IFC Global Agribusiness Conference May 15-16, 2018 | Amsterdam

The inaugural IFC's Global Agribusiness Conference brought together private companies whose supply chains rely on smallholder farmers, organizations offering products and services, investors, together with donors and government officials to network, share ideas and experiences in beautiful Amsterdam.

Innovations for smallholder supply chains

Under the theme, Innovations for Smallholder Supply Chains, the conference focused on practical solutions to the big challenges of building smallholder professionalism and closing yield gaps between commercial operations and smallholder farmers.

Opening Remarks

Tomasz Telma, IFC Head of Global Manufacturing, Agribusiness and Services, welcomed participants to the first IFC Global Agribusiness Conference, explaining how the industry must change to feed a growing global population in a time of climate change and scarce resources.

Opening Keynote: Business case & the development case for integrating smallholders into global supply chains

Carlos Enrique Cavelier, CEO of Colombian dairy company and IFC client Alqueria, in an on-stage interview with IFC Vice President Georgina Baker, explained how the right support can help smallholder farmers overcome risks, expand and build reliable new supply for food processors.

How can innovative financial instruments de-risk investments in smallholder supply chains?

Global companies have long accepted the business and development case for integrating smallholders into global supply chains. But bankers and investors are generally slow to finance such projects, while only a small number of entrepreneurs have set up projects involving smallholder supply chains in fragile countries. In this session, financial solutions providers and entrepreneurs working in remote parts of the world shared their personal experiences with, and ideas for, innovative financial instruments to de-risk smallholder supply chains.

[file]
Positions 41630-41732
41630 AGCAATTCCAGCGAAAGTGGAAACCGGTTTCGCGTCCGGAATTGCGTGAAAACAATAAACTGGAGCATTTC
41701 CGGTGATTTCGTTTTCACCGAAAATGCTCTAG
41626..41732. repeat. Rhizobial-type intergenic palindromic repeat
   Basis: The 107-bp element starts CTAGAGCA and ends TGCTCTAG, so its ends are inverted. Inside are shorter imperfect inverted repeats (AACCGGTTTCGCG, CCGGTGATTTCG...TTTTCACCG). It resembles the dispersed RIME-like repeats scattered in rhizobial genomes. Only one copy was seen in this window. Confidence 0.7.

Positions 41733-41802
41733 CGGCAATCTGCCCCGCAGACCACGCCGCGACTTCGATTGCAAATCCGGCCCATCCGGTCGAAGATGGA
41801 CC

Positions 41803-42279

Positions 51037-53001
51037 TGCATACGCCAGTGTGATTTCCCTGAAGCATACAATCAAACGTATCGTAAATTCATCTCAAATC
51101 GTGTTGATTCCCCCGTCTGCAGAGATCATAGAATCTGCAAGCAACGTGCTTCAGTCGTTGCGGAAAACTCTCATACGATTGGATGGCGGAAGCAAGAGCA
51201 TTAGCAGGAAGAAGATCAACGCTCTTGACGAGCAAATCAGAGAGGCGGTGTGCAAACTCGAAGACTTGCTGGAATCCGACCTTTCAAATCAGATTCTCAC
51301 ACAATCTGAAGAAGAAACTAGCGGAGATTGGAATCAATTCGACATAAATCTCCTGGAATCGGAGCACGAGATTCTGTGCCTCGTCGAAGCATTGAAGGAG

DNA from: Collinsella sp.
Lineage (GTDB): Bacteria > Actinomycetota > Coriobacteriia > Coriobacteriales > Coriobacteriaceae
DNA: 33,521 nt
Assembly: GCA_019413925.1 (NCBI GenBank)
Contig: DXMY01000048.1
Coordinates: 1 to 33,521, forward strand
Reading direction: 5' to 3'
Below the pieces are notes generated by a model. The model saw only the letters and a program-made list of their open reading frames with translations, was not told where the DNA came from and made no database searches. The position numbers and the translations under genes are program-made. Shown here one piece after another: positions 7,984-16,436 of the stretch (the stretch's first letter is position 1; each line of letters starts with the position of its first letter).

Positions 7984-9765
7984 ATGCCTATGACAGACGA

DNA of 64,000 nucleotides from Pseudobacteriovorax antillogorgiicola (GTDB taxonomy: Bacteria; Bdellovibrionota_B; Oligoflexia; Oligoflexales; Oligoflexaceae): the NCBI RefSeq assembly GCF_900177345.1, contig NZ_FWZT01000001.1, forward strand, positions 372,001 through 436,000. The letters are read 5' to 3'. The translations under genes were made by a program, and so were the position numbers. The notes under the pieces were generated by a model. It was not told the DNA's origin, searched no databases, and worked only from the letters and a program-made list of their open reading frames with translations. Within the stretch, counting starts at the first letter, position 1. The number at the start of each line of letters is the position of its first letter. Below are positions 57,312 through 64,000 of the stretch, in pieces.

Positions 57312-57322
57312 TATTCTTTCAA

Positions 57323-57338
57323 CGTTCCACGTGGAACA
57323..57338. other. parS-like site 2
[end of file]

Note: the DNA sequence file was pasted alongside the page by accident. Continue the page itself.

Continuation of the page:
Lightning talks, Part I: What are the disruptive technologies to watch for?

For the past century, technology has been responsible for keeping the pace of food production ahead of population growth. Advances in data collection, processing and global connectivity are creating new solutions for including smallholders into the productivity revolution. Tailoring the distribution of technology to the problems faced by smallholders is expanding availability. In this session, technology start-ups describe their innovations in a succession of quick talks.

How can new technology improve supply chain efficiency and transparency?

Advances in technology that enable data collection and analysis are creating new ways for global companies to work with smallholder farmers. In this session, representatives of global and regional food processing companies discuss how they are using data to help farmers become more productive and increase their incomes, and some of the ethical issues they encounter, such as data security and inclusion of women.

State of the art approaches to understanding and improving livelihoods in smallholder supply chains